1. That Revelation 12 connects to the specific passages he cites
  2. There is internal evidence identifying the Dragon with Satan from the Old Testament passages
  3. That earlier Jewish interpretation viewed the passages in the way he does

Chapter 3: God’s People and Her Enemies

Chapter three argues that the seed of the serpent should be identified with human opponents of God and his people. Naselli highlights six categories of the serpent’s offspring:

  1. Egypt and its Pharaoh
  2. Wicked leaders in Canaan and Moab
  3. The king of Babylon
  4. King Herod
  5. Pharisees and Sadducees
  6. Other false teachers

Naselli begins by drawing a parallel between the serpent’s hatred of the woman’s offspring in Genesis 3, and Pharaoh’s edict to murder Israelite male babies in Exodus 1:8-22. This theme in which the serpent represents divine opponents is revisited in Matthew 2:16-18 (Herod), and again in Revelation 12:1-5 (the Dragon). Could it be that human beings are actually being used by Satan to oppose God and the Church?

Many times in the OT, a messianic figure literally ‘crushes’ the skulls of God’s enemies.

It’s difficult to prove a connection between Genesis 3 and Exodus 1. But seeing the pattern of hatred for male Israelite babies repeated in Matthew 2 and Revelation 12 strengthens Naselli’s case. In the rest of the chapter, Naselli relies on the evidence presented by Hamilton to show that many times in the Old Testament, a messianic Israelite figure literally “crushes” the skulls of God’s enemies. This theme is picked up again by Paul in Romans 16:19-20. Naselli shows that the “crushing” is done primarily by individuals but is then applied to all Christians by Paul.

Naselli then demonstrates that serpent language is frequently applied to the Pharisees and Sadducees in the four gospels by Jesus and John the Baptist. This theme continues for all false teachers in the New Testament. However, some of Paul’s comments do not reference snakes. Instead, Naselli relies on words like “deceit” or the theme of wolves infiltrating the sheep. These figures are deceitful and thus embody the serpent’s primary characteristic.

A Significant Weakness

Perhaps the greatest weakness in this chapter is Naselli’s argument for how the bronze serpent incident from Numbers becomes used in John 3:15-16. Naselli claims that the serpent symbol is negative in the Numbers incident. In his view, the serpent portrays an Egyptian serpent god being nailed to a “battle standard,” which is a legitimate translation of the Hebrew in Numbers 21:9. The serpent bears the “curse” rightly meant for the Israelites.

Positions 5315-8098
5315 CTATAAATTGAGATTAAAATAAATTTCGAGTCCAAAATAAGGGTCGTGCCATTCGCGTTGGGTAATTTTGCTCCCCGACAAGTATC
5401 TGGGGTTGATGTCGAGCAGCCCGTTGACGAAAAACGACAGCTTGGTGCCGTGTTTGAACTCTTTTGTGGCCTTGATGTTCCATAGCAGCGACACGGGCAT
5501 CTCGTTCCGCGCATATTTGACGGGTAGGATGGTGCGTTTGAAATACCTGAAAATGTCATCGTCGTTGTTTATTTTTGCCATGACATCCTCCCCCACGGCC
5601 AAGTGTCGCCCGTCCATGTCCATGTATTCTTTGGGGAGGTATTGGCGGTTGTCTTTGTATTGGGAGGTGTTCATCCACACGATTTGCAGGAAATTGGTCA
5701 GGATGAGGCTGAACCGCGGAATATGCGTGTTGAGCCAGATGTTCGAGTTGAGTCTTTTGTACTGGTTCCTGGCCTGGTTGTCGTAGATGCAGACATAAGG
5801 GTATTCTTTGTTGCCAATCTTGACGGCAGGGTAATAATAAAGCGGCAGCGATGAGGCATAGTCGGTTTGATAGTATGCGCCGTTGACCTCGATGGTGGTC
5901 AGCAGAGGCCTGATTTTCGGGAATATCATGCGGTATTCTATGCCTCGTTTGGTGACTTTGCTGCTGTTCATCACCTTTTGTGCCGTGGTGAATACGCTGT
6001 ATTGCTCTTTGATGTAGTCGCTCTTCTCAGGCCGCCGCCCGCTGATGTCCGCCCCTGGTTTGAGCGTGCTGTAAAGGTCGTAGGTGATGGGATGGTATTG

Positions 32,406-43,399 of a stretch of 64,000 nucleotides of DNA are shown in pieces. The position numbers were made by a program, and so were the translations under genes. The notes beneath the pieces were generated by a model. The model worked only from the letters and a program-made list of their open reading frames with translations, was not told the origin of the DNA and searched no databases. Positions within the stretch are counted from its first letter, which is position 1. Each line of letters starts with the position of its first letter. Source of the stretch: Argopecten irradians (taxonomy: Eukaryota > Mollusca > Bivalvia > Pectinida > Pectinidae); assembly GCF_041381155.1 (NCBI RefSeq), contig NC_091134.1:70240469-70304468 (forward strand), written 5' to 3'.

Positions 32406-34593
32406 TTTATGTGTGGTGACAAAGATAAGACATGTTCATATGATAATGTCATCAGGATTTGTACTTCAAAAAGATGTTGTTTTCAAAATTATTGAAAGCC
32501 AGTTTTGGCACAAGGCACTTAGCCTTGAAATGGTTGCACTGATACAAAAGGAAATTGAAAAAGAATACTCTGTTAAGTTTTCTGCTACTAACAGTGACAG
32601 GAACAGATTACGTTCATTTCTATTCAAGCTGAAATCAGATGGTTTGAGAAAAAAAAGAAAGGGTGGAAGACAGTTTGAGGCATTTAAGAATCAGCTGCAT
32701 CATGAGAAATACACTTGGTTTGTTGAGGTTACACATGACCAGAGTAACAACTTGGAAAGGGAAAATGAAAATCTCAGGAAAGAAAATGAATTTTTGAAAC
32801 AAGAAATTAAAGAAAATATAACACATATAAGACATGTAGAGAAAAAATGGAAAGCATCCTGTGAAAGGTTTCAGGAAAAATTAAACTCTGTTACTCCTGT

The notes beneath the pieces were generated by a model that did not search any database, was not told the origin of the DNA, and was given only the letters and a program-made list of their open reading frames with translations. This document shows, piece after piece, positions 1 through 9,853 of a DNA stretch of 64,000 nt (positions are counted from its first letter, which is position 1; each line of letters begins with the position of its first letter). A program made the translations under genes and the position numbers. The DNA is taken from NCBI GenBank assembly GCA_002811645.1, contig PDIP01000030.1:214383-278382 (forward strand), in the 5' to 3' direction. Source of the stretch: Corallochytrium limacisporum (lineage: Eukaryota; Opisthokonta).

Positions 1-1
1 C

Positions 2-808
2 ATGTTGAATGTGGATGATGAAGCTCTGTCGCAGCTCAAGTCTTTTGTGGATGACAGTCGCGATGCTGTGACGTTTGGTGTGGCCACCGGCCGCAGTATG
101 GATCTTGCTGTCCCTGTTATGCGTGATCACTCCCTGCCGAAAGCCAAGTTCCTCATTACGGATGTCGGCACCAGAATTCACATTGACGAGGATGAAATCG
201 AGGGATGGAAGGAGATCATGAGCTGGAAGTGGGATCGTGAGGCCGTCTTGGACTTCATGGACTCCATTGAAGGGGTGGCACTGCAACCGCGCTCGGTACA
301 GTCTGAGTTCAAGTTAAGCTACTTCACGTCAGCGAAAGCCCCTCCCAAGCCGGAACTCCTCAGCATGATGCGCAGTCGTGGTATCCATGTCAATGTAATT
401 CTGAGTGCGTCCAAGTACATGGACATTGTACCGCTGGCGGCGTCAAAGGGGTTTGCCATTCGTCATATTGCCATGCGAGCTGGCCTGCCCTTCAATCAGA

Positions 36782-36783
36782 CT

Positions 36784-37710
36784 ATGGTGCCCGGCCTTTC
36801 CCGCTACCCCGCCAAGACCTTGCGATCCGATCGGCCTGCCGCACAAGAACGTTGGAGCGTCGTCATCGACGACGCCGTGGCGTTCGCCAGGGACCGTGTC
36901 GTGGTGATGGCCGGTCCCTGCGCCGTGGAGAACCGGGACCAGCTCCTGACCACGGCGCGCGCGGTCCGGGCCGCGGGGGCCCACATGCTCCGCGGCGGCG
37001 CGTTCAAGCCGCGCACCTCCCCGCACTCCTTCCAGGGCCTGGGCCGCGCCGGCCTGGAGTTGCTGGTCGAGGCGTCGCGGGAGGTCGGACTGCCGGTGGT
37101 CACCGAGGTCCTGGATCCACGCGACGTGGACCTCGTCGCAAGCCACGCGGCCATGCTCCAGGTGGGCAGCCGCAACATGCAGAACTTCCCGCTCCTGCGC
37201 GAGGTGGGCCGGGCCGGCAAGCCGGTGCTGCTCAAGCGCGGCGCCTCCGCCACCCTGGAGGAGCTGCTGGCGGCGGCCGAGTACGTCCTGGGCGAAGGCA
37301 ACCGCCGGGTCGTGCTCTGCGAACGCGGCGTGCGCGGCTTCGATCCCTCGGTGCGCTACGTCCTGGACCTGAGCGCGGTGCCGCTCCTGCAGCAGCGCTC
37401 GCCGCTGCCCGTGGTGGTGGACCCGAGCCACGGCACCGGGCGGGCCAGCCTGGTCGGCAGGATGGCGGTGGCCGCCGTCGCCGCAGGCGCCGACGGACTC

Death itself is nailed on the pole.

However, this argument does not make sense. Why is Egypt or its serpent ‘god’ bearing the punishment meant for the Israelites? Perhaps it is better to read the story at face value: the snakes are what has caused death, and so it is a snake on the pole, a symbol of death. Thus it would be death itself that is nailed on the pole. This interpretation fits well with the later application to Jesus in John 3:14-16.

Chapter 4: Who are the Beasts in Revelation?

In the fourth chapter, Naselli focuses on Revelation, especially chapters 12 and 20. For these are the most substantial passages associating the serpent/dragon with Satan and his followers. Naselli’s argument is twofold. Firstly, he shows that John identifies the Dragon as Satan (Revelation 12:9). Secondly, he argues that the Beasts of Revelation represent these followers of Satan, both as individuals and empires. However, here the logic breaks down. The beasts are not exclusively or even explicitly snakes. They are in fact a mixture of wild animals. Naselli gives no clear evidence for why the wild animals are connected to the Dragon in John’s mind.

God Invites Us Into This Story

Naselli writes with a popular style aimed at the average Christian and so it is a fairly easy read. But this does not stop him from going into great depth and presenting good evidence for his theory. The greatest strength of his argument lies in the sheer number of passages that use and develop the theme from Genesis 3:15. The greatest weakness of the thesis is that it relies heavily on Revelation 12 to interpret much of the Old Testament evidence. A biblical theological method allows for this approach. Still, some may object that it comes close to “reading-in” meaning. However, this is a necessary contribution to the field which will help the Church understand the grand sweep of the biblical narrative.

This book will help the Church understand the grand sweep of the biblical narrative.

So, why do we love stories about snakes and serpents, dragons and beasts? They echo the greatest story embedded into the very fabric of our world. It’s a story about a Dragon (the devil), a girl and her children (God’s people) and a Dragon slayer (the Messiah). If you’re interested in a deeper understanding of the Bible, the world and yourself, then this is a very helpful as well as entertaining read.